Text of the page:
November 13, 2019

A Late Comer to Her Jewish Roots

Every kid who goes to Hebrew school learns the story of the man who came to Shammai and then to Hillel and asked the scholars there to teach him the whole Torah in the time he could stand on one foot. Sarah Hurwitz’s “Here All Along: Finding Meaning, Spirituality, and a Deeper Connection to Life — in Judaism (After Finally Choosing to Look There)” (Spiegel & Grau) is the book these two sages might have given him to read, if he came to them today.

Like many kids, Hurwitz had only a token Jewish education as a child. Not much stayed with her, and by the time she went through college and got a job as a speechwriter for former first lady Michelle Obama in the White House, whatever she knew about Judaism was only a dim memory. Then — and who can say why things like this happen — she took an interest in Judaism, making the rounds of rabbis and teachers in the Washington, D.C., area. Hurwitz found out (much to her own surprise) that the Judaism she had sloughed off in her childhood had the power to speak to her soul in adulthood.

This book is intended for fellow and sister students like her who may have learned a bit about Judaism in their childhoods, but who shopped for meaning everywhere else in the world, as she did, before she came back and discovered it in Judaism.

What makes this book effective is that Hurwitz never underestimates the intelligence of her readers or overestimates their knowledge. She carefully explains every Hebrew word and every religious term she uses and never assumes her reader knows or still remembers what these terms mean. At the same time, she explores the most significant concepts within Judaism and compares and contrasts what different teachers have taught her about them.

What makes this book effective is that Hurwitz never underestimates the intelligence of her readers or overestimates their knowledge.

For example, what — or who — do we mean by God? Hurwitz brings Rabbi Mordecai Kaplan and Rabbi Abraham Joshua Heschel together to discuss this question on the same page, even though they have very different answers to offer. She takes terms such as “tikkun olam,” which means one thing in Reform Judaism and something very different in kabbalah, and shows how both these understandings are rich in meaning. She tells us frankly when a teacher turns her off, as well as when a teacher opens new horizons for her. She juxtaposes the understanding of where the Torah comes from that she finds in modern biblical criticism and the understanding of where the Torah comes from that she finds within the tradition — and discovers both these perspectives speak to her.

If there is one fault in this book it is that Hurwitz overquotes. The expression “So and So says …” is in almost every paragraph. After a while, this book begins to sound like an anthology of what the best Jewish teachers believe rather than a personal statement of where Hurwitz stands and what she believes.

But this one flaw is forgivable when you read, for example, about how enchanting Shabbat has become to her — not so much because of the books of Jewish philosophy she has read about it, but from the experience of living the Shabbat for a whole day and sensing how the concept of the sacredness of time comes alive.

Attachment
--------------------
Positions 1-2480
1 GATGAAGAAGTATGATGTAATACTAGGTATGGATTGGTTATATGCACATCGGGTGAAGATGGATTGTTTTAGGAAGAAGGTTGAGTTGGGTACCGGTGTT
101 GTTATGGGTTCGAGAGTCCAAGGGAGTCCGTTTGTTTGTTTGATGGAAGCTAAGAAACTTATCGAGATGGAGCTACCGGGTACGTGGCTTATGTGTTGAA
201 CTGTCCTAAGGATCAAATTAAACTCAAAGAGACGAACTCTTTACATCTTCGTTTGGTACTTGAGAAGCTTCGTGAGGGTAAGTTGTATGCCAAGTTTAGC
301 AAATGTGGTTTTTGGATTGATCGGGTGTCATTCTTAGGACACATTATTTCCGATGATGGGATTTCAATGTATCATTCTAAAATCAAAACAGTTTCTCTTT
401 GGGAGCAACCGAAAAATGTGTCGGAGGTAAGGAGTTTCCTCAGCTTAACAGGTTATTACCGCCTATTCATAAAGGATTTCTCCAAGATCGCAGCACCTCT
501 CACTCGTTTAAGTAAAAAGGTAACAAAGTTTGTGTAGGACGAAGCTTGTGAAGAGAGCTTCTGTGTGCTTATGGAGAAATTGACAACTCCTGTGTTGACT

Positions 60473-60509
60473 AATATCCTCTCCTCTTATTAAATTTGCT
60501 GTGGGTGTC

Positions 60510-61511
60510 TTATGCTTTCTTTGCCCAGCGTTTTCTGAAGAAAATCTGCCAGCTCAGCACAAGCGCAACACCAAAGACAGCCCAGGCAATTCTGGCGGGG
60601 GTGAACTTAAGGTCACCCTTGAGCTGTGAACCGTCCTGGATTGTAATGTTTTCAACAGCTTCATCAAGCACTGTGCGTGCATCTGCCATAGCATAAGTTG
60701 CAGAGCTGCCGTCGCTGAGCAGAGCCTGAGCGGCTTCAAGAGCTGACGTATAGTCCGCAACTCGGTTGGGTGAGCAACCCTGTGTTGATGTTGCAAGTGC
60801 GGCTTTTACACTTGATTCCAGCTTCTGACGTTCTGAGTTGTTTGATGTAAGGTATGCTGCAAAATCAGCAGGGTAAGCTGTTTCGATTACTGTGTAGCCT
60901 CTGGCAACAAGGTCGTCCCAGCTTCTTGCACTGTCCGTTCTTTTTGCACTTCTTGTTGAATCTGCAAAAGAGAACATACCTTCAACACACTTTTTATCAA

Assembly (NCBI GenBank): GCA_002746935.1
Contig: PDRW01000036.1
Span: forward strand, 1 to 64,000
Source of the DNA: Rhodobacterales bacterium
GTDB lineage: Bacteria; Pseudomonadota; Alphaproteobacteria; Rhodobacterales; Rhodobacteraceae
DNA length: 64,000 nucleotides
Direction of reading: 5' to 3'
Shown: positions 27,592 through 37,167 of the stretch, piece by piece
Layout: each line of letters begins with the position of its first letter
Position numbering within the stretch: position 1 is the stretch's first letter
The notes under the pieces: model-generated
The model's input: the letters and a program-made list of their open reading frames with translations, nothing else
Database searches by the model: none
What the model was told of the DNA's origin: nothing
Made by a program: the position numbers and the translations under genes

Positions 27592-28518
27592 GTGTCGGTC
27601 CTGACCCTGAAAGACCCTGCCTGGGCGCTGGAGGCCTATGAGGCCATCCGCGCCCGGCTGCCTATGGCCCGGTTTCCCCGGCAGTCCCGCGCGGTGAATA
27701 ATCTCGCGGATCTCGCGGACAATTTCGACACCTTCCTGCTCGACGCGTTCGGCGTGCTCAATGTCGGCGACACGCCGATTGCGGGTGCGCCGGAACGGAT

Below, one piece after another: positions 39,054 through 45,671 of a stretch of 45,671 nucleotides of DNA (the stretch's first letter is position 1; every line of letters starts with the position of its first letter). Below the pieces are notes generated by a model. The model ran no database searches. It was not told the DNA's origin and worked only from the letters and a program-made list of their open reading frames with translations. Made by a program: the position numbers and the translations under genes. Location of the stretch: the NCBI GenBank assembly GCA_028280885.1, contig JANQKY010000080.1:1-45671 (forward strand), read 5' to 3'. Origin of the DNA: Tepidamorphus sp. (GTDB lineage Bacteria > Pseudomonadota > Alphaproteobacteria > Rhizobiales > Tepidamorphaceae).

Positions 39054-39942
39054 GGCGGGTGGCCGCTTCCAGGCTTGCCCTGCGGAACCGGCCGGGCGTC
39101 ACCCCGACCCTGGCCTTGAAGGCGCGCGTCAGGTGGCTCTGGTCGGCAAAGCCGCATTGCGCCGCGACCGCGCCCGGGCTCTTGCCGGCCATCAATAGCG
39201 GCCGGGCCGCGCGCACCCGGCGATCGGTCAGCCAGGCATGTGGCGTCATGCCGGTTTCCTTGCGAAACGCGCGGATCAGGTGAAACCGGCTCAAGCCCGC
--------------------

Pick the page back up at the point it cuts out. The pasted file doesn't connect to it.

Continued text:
Her chapter “Freeing God From ‘His’ Man Shaped Cage in the Sky” is a delight to read for anyone who appreciates good, clean, crisp writing. And it makes the case for a grown-up understanding of the divine cogently and honestly.

Many of the “Introductions to Judaism” we give to students nowadays are pedestrian and boring. To have one written by a writer good enough to write speeches for Michelle Obama and talented enough that you wish she was writing scripts for some of the dull programs we sit through on television, is a pleasure.

You will smile numerous times when you read this book, and you will find yourself taking sides many times between the different understandings of Judaism Hurwitz presents.

And you will wish the man who approached Shammai and Hillel many centuries ago could have been given a book like this to read, instead of being sent away with anger by Shammai and being welcomed with just a single epigram by Hillel.

If you are a person who has either grown up and grown out of Judaism or a person considering joining the Jewish people for whatever reason, I dare you to read this book. If you do, you will find Judaism is not so much a catechism as it is a calendar, and you will learn that asking questions not only is permitted but is an essential part of the program. You will find out there always is another book to read, another experience to have and another perspective to consider. You will find that not only will your understanding of Judaism grow and change as you continue to study, your understanding of yourself also will grow and change.

You will find the idea that we are made in God’s image enlightening you about what it means to be a human being and that it is not just a phrase in the Bible. You will discover that the way Judaism demands we see ourselves as partners with the Divine transforms the way we see ourselves, and not just the way we understand some stories in the Bible. You will find Judaism is averse to dogma, and it insists we ask questions, and it is countercultural — then you will realize we should be, too.

Rabbi Jack Riemer is the author of “Finding God in Unexpected Places” and “The Day I Met Father Isaac in the Supermarket.”